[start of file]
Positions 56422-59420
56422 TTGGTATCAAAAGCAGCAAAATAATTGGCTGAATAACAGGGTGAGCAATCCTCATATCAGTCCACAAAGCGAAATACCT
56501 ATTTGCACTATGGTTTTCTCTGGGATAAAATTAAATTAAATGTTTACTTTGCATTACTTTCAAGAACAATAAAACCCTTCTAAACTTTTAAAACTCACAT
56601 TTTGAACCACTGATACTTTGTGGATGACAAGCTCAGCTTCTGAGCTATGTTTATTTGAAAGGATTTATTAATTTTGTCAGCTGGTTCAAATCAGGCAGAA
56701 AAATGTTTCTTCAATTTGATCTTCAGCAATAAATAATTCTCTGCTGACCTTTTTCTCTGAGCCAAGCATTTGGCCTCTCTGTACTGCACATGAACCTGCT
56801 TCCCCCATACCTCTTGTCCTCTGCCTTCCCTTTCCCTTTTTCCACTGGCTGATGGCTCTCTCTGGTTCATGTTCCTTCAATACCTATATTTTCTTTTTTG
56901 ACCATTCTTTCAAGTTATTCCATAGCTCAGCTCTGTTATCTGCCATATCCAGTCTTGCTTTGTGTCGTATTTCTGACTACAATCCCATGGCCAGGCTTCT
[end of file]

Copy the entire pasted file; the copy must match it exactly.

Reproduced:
Positions 56422-59420
56422 TTGGTATCAAAAGCAGCAAAATAATTGGCTGAATAACAGGGTGAGCAATCCTCATATCAGTCCACAAAGCGAAATACCT
56501 ATTTGCACTATGGTTTTCTCTGGGATAAAATTAAATTAAATGTTTACTTTGCATTACTTTCAAGAACAATAAAACCCTTCTAAACTTTTAAAACTCACAT
56601 TTTGAACCACTGATACTTTGTGGATGACAAGCTCAGCTTCTGAGCTATGTTTATTTGAAAGGATTTATTAATTTTGTCAGCTGGTTCAAATCAGGCAGAA
56701 AAATGTTTCTTCAATTTGATCTTCAGCAATAAATAATTCTCTGCTGACCTTTTTCTCTGAGCCAAGCATTTGGCCTCTCTGTACTGCACATGAACCTGCT
56801 TCCCCCATACCTCTTGTCCTCTGCCTTCCCTTTCCCTTTTTCCACTGGCTGATGGCTCTCTCTGGTTCATGTTCCTTCAATACCTATATTTTCTTTTTTG
56901 ACCATTCTTTCAAGTTATTCCATAGCTCAGCTCTGTTATCTGCCATATCCAGTCTTGCTTTGTGTCGTATTTCTGACTACAATCCCATGGCCAGGCTTCT